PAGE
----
Firebrand speaker triggers ban bid

Fearful of anti-Semitic incitement


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A group of Eritrean refugees and the B'nai Brith are urging Ottawa and a Winnipeg community group to ban an incendiary advocate of the Eritrean government from ever speaking in Canada again.

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Hey there, time traveller!
This article was published 21/05/2011 (4395 days ago), so information in it may no longer be current.

A group of Eritrean refugees and the B’nai Brith are urging Ottawa and a Winnipeg community group to ban an incendiary advocate of the Eritrean government from ever speaking in Canada again.

“We got to be like Jews but don’t be evil like them; don’t blow up people; don’t do things that are evil, absolutely that is our job,” Sophia Tesfamariam urged an Eritrean Community in Winnipeg Inc., audience on Oct. 2, 2010. B’nai Brith Canada obtained a recording of her speech from outraged members of the Eritrean community who fled the “brutal” regime they compare to North Korea.

“We have to be loyal to our nation and need to strengthen the economy,” the Washington, D.C., woman said in her speech last fall at the Masonic Memorial Temple. She urged the audience to rise up against what she called a conspiracy of media conglomerates owned by few corporations of special interests and human rights organizations that have targeted Eritrea’s human rights record.

She told the crowd to buy shares in mining companies in Eritrea and “get rich” while denouncing sanctions against Eritrea.

The United Nations imposed sanctions on the Eritrean government in 2009 for arming and equipping insurgents trying to topple the government of struggling Somalia.

The B’nai Brith issued a statement Thursday urging Ottawa to prohibit Tesfamariam from entering Canada.

The woman, who says on Facebook her affiliation is with the Eritrean government, was speaking at an event organized by the Eritrean Community in Winnipeg Inc.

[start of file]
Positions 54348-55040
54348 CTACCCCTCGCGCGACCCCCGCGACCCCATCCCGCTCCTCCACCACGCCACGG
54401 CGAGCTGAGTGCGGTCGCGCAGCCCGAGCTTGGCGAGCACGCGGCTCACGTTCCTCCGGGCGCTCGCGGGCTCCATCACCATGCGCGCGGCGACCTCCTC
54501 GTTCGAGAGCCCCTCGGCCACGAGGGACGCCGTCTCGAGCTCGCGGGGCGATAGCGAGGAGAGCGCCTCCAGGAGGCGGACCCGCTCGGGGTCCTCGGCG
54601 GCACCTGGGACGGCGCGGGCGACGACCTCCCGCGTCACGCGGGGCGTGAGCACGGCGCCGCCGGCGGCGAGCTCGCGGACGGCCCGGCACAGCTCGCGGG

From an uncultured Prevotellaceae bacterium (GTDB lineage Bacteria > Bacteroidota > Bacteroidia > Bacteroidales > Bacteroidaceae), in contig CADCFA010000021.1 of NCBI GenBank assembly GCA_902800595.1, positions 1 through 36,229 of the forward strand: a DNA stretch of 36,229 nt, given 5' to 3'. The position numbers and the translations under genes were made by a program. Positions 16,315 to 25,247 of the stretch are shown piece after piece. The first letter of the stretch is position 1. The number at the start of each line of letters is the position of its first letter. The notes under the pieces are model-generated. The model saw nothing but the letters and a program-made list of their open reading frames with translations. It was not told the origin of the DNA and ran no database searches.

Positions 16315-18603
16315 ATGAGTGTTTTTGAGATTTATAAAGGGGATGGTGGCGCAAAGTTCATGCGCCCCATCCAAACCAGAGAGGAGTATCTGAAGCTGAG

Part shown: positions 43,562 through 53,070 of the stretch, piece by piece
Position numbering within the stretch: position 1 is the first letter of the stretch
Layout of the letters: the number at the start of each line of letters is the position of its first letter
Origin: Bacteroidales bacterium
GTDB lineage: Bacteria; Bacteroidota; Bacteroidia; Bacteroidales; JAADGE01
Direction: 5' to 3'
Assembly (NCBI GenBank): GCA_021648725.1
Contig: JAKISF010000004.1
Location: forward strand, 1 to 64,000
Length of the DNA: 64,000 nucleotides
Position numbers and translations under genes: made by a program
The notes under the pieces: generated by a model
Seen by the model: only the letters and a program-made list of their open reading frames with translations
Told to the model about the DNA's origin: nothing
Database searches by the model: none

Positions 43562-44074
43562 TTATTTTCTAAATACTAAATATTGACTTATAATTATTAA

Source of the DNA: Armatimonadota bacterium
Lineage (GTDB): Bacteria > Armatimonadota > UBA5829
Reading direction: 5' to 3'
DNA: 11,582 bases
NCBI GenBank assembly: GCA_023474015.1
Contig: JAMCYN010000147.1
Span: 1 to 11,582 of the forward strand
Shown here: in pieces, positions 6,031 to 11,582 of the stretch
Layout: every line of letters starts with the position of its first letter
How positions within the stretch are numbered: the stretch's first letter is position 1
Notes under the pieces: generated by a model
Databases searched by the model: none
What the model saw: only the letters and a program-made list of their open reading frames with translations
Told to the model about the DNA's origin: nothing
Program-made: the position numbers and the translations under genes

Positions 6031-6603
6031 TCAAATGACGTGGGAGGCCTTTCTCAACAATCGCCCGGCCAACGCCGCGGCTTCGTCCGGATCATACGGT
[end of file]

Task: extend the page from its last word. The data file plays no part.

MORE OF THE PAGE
B’nai Brith is concerned Eritrean people in Winnipeg are being incited to hate Jews.

“We ask the Eritrean Community (in) Winnipeg in the future not to host any similar events,” Alan Yusim, the regional director of B’nai Brith Canada said in a prepared statement. “Providing a platform to anti-Semitism tears away at the Winnipeg community fabric.”

Yusim said Tesfamariam’s incitement to hatred is a criminal offence in Canada, and Canadian immigration law prohibits the entry to Canada of a person who there are reasonable grounds to believe will commit a criminal offence.

A spokesman for the Eritrean Community in Winnipeg Inc. said he wasn’t prepared to comment on complaints about Tesfamariam’s speech by city Eritreans and members of the Jewish community.

They’re organizing an Eritrean Independence Day event Sunday at the Masonic hall.

“We have lots to celebrate,” said Lambros Kyriakakos, whose organization has applied to sponsor more than 1,400 refugees and 359 are here and settled.

“In 1990, we were not able to walk on the street or marry who we want. We were not able to write in our own languages.” The average life expectancy was 36. Today it is 66, and Eritrea has the highest economic growth rate in that part of Africa, said Kyriakakos.

But not everyone will be celebrating.

The Eritrean-Canadians Human Rights Group of Manitoba asked the Masonic Memorial Temple to cancel Sunday’s independence day event Sunday, said spokesman Ghezae Hagos. Management refused.

“People who organize the event are people who help newcomers integrate but they also fundraise and support the government back home,” said Daniel Awshek, the refugee minister at the Eritrean Pentecostal Church.

“I’m not going to celebrate, but to mourn the loss of a free country,” said Awshek. “We have a brutal dictator at home… no criticism is tolerated. Thousands of people are in prison who criticize the dictator… They are imprisoning and enslaving our youth without a salary,” he said of forced military service. “We wanted democracy and they want us to fight against Ethiopia,” he said of the long war with Eritrea’s neighbour.

Carol Sanders

Carol Sanders
Legislature reporter

After 20 years of reporting on the growing diversity of people calling Manitoba home, Carol moved to the legislature bureau in early 2020.

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